Reflections on Paul’s letter to the Church in COLOSSAE – Introduction

Paul writes the final greeting to the Colossians with his own hand

Biblical scholars debate the overall theme of Paul’s letter to the Colossians, but let’s encapsulate Paul’s encouragement and exhortation to the church (remember the letter was also to be read in the Laodician church which was nearby Colossae), under the banner of “THE PREEMINENCE OF CHRIST” .

How do we contextually define “preeminence” – Noah Webster defines ‘preeminence’ as ‘the state of

having paramount (or ‘supreme over all others’) rank, dignity, or importance’.

To understand more clearly Paul’s sense of Christ’s preeminence, let’s look at two illustrative passages from Paul’s letter to the Colossians. The first illustrative passage reads,

“He [Jesus] is the image of the invisible God [the Father], the firstborn over all creation. For by Him [Jesus] all things were created: things in heaven and on earth, visible and invisible, whether thrones or powers or rulers or authorities; all things were created by Him [Jesus] and for Him [Jesus]. He [Jesus] is before all things, and in Him [Jesus] all things hold together. And He [Jesus] is the head of the body, the church; He [Jesus] is the beginning and the firstborn from among the dead, so that in everything He [Jesus] might have the supremacy. For God was pleased to have all His [the Father’s] fullness dwell in Him [Jesus], and through Him [Jesus] to reconcile to Himself [the Father] all things, whether things on earth or things in heaven, by making peace through His [Jesus’] blood, shed on the cross”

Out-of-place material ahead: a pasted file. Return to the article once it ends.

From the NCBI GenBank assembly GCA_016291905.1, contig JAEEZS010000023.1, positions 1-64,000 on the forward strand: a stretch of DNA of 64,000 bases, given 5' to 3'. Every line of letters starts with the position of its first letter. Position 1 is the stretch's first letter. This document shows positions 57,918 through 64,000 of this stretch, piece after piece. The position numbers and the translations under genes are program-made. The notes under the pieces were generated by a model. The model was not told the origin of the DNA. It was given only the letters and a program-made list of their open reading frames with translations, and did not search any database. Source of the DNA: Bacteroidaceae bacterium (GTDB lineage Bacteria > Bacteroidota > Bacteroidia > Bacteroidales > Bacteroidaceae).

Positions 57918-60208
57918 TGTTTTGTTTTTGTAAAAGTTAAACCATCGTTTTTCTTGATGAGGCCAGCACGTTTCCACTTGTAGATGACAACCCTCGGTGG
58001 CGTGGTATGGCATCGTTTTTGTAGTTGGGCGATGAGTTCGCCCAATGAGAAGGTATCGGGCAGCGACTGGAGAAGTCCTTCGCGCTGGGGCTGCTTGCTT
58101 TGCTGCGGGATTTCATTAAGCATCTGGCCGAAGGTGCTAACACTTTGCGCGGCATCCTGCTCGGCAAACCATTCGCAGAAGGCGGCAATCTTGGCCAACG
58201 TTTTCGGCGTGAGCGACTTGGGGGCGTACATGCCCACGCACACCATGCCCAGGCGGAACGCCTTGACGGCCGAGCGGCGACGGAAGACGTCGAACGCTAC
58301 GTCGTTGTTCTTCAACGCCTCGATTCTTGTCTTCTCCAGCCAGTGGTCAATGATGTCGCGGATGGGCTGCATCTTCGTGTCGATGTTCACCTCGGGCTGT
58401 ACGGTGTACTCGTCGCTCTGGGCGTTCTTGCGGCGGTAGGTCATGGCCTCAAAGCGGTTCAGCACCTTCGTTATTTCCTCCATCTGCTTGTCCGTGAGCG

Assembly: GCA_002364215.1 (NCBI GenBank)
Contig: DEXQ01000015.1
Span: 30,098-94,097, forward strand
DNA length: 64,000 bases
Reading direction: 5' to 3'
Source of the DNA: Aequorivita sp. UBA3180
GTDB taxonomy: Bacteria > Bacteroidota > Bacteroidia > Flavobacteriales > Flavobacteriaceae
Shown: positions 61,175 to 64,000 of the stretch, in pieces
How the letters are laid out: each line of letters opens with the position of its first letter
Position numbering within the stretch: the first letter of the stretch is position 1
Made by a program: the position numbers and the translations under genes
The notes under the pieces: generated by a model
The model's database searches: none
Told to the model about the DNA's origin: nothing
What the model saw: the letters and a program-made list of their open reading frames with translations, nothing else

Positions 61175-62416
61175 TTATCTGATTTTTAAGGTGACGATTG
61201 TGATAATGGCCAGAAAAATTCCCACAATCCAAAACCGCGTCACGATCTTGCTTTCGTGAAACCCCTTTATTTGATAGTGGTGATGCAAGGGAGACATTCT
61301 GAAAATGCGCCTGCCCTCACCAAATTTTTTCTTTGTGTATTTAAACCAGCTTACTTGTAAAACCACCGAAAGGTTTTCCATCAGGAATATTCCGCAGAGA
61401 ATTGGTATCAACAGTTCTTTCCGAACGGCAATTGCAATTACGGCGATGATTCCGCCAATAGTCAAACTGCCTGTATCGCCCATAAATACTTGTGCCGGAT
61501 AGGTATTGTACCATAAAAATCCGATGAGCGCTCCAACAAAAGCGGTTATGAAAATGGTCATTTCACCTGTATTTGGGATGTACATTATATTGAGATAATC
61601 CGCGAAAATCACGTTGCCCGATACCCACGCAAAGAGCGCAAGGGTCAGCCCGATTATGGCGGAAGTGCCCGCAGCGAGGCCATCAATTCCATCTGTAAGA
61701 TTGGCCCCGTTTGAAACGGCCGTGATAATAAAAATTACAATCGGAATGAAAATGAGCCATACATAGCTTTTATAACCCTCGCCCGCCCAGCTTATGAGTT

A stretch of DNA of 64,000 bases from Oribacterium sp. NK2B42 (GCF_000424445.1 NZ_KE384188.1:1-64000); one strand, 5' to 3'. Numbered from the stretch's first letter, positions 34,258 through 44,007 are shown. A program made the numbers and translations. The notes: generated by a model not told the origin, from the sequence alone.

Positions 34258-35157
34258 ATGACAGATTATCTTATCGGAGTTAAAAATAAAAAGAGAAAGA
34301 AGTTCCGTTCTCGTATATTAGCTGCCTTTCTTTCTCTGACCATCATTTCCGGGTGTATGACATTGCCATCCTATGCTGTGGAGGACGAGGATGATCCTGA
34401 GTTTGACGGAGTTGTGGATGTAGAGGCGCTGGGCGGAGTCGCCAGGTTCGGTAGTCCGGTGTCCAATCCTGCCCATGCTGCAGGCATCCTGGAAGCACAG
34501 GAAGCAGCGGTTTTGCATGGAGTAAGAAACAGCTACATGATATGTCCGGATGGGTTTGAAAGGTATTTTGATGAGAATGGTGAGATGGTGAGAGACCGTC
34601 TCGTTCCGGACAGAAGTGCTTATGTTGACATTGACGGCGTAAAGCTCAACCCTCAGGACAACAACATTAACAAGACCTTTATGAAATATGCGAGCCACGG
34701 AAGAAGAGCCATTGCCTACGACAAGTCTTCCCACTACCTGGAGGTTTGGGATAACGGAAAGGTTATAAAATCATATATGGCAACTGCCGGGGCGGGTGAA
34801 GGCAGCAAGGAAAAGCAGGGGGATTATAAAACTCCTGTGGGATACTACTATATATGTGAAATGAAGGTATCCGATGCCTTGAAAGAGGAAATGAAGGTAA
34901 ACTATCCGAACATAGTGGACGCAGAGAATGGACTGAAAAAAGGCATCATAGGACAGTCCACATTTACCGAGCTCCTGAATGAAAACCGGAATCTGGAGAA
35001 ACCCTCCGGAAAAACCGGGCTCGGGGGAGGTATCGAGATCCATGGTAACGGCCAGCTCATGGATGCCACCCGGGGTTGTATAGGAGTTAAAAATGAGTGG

Colossians 1 : 15-20

Christ is preeminent over all creation because –

He is the perfect image of God [Hebrews 1: 3]

He is the revelation of God [John 1:1-18]

He is the Creator [1 Corinthians 8:6]

He is the goal of creation [Colossians 1:16]

He is eternal [Hebrews 7:3]

He is the Head of the church [Ephesians 1:22-23]

He is the firstborn from the dead – the resurrection and the life [Romans 8:29]

He is all sufficient in salvation, reconciliation and peace [2 Peter 1:3-4]

The second illustrative passage is found later in the letter to the Colossians and reads,

“For in Christ all the fullness of the Deity lives in bodily form, 1and in Christ you have been brought to fullness. He is the head over every power and authority.”

Colossians 2 : 9 – 10

This passage serves to reinforce two aspects of the preeminence of Christ.

Firstly, the fact of His Deity, His indissoluble fusion in the Trinity [John 1:1]. At the same time, He walked in the fullness of His humanity – in the church we call this concept the ‘hypostasis’ of Jesus Christ, which we will discuss in more detail in a later blog.

Secondly, this passage reemphasizes the fact that Christ is ‘over’, in command of, sovereign to, EVERY power and authority. HE IS PREEMINENT!

Posted on February 3, 2019

Reflecting on Paul’s Letter to the Church in Colossae

Paul writes the final greeting to the Colossians with his own hand